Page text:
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More Dirty Speculation

Another Raleigh site, once again, is reporting rumors of additional downtown business demises in the wake of the Riviera’s recent closing. At the Independent Weekly’s blog, the floor manager and chef of one of downtown’s best restaurants flatly deny the rumors.

Why sites feel the need to publicize the possible demise of specific downtown’s pillars is beyond me. Recent reports of a popular downtown retailer having empty shelves is only going to invite potential customers through big-box competitors’ doorways. Regarding restaurants, the natural reaction to rumored woes is to avoid the place. Nobody likes being in a dead restaurant serving possibly not-so-fresh food. The result of these errant stories is to fulfill their own prophecy. Is that what other sites really want? If so, the “nonoraleigh.com” domain is available.

Wasn’t the $221 million convention center supposed to fix all of downtown’s woes? Weren’t the $9 million Fayetteville Street project and the $60 million Marriott supposed to make downtown the best area in Raleigh? I’m being facetious, of course (I really like downtown’s improvements), however to blame “the economy” is an exercise for the lazy. As of this post, two expensive restaurants (and soon-to-be- third) have recently opened at Crabtree, and people are still waiting for tables at the Cheesecake Factory and P.F. Chang’s.

Where is the talk about closings of Ruth’s Chris, Coquette, Vivace, Rey’s, An, Bonefish, Firebird’s, Outback Steakhouse, Shabashabu, The Melting Pot, Twisted Fork, Portabellos, Cafe Tiramisu, Bloomsbury Bistro, Porter’s, Frazier’s, Glenwood Grill, Evoo, Taverna Agora, and Michael Dean’s? Surely these, which are all on the price level of the rumored downtown restaurants, are feeling a crunch. Some of them may not even make it through this market slump. However, doesn’t it stand to reason that their failure rate should be the same as downtown’s if “the economy” is the source of the problem? If the failure rate is indeed higher in downtown than in other parts of Raleigh, then perhaps the lack of a billion dollars of downtown investment (much of it being forced public money) is not what was holding downtown back after all.


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  • Chris Said:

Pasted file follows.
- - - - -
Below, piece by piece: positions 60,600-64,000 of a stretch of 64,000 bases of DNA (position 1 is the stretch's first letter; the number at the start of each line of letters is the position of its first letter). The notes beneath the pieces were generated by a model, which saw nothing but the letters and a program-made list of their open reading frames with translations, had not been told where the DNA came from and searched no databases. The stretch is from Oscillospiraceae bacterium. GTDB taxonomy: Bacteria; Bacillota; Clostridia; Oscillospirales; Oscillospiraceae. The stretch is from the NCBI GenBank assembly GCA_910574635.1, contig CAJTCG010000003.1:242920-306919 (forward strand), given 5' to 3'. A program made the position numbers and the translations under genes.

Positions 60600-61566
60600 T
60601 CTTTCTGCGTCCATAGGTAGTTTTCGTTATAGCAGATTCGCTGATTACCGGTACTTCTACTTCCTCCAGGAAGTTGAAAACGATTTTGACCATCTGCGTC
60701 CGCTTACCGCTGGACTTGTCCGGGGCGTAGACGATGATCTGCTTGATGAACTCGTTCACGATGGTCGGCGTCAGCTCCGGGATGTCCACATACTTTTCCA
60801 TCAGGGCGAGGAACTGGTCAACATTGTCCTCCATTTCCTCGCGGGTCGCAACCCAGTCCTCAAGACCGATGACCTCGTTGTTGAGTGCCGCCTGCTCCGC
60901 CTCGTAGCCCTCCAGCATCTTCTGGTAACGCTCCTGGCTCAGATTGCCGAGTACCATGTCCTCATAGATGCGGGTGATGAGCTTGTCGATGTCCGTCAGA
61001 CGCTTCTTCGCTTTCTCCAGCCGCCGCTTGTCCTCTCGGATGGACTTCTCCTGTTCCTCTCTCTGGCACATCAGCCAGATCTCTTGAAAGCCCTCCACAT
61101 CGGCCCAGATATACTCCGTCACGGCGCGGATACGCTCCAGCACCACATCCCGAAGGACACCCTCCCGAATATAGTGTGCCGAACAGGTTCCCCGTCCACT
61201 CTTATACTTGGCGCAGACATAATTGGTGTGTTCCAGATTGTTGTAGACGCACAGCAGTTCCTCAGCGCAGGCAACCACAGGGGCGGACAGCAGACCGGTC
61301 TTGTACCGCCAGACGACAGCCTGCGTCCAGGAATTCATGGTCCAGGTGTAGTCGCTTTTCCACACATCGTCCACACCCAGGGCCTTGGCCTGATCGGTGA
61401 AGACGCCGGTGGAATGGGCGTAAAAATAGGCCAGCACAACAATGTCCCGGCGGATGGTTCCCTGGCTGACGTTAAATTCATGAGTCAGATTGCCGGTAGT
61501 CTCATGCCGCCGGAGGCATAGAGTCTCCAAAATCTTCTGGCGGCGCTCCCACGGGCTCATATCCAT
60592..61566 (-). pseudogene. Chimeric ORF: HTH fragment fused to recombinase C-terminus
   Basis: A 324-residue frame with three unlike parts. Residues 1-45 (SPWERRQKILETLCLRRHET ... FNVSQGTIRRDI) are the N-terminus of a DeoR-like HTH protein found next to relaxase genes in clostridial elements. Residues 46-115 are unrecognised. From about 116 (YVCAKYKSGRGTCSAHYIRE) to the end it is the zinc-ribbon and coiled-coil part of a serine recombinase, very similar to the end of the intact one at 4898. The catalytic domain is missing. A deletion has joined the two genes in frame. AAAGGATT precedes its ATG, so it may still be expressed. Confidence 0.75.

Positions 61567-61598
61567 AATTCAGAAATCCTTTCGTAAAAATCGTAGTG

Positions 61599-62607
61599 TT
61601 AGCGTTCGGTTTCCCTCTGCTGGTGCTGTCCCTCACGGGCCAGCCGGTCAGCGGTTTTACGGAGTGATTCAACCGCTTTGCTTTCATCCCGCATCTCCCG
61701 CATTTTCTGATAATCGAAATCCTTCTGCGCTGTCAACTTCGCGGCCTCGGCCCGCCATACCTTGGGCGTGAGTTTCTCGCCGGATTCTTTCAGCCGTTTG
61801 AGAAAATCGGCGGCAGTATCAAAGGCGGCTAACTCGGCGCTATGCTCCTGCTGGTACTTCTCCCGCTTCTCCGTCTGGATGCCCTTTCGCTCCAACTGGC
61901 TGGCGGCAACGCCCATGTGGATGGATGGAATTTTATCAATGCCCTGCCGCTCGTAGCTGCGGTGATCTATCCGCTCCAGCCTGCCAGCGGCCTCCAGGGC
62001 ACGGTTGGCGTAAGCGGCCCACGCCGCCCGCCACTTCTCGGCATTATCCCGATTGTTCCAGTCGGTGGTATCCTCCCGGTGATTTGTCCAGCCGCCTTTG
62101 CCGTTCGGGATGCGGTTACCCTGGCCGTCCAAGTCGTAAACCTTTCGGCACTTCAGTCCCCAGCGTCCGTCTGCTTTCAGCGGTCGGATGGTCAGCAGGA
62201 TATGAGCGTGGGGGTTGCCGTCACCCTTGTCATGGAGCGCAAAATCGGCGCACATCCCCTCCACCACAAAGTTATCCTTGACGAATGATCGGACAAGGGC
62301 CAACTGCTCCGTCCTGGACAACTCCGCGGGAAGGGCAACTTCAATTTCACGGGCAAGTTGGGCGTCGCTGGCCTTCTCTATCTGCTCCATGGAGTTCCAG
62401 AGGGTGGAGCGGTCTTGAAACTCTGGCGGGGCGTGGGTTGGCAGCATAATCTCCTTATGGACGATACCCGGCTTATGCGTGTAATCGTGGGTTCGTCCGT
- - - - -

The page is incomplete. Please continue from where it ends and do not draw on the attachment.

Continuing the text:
We also need to keep in mind that most new restaurants fail, even in good economic times. (I thought I read somewhere that the failure rate was in the 70-80% range.)

    It’s a tough, tough business no matter the location.

  • Dana Said:

    Can you define “new”? The Riviera was over two years old, and just as old as several of the surviving outlying ones I mentioned. One of the restaurants mentioned as failing in the rumor article at another site is well over 10 years old.

  • Matt Said:

    I feel like I have to comment on this as someone who works in the foodservice industry (though not at a restaurant, for what it’s worth). I can say with confidence that the economy IS the major reason that many of these restaurants are closing. There are any number of studies that show people eating out less, which combined with the huge increase in food cost over the last few years means that everyone is feeling a squeeze.

    As for the other restaurants you listed, the grand majority of those are at least partially supported by a well-funded parent company. It is easier for them to stay above water than the independently-owned one-off restaurant. They also have parking lots, which are obviously somewhat difficult to come by downtown, especially for free. If the average joe is going to eat out, is he going to go to Crabtree, or drive downtown and pay $4 for parking before he even walks in the door?

    One other thing to keep in mind: Almost universally, during good times, restaurant owners love to live high on the hog, and they spend money like it is water. Then when things get tough, all of a sudden the sky is falling.

  • Dana Said:

    16 of the 25 I mentioned are locally owned. While some of them are tied to local restaurant groups, I would venture to say that these local groups are not able to absorb a couple of bad months like P.F. Changs and the Cheesecake Factory can.

  • Ron T Said: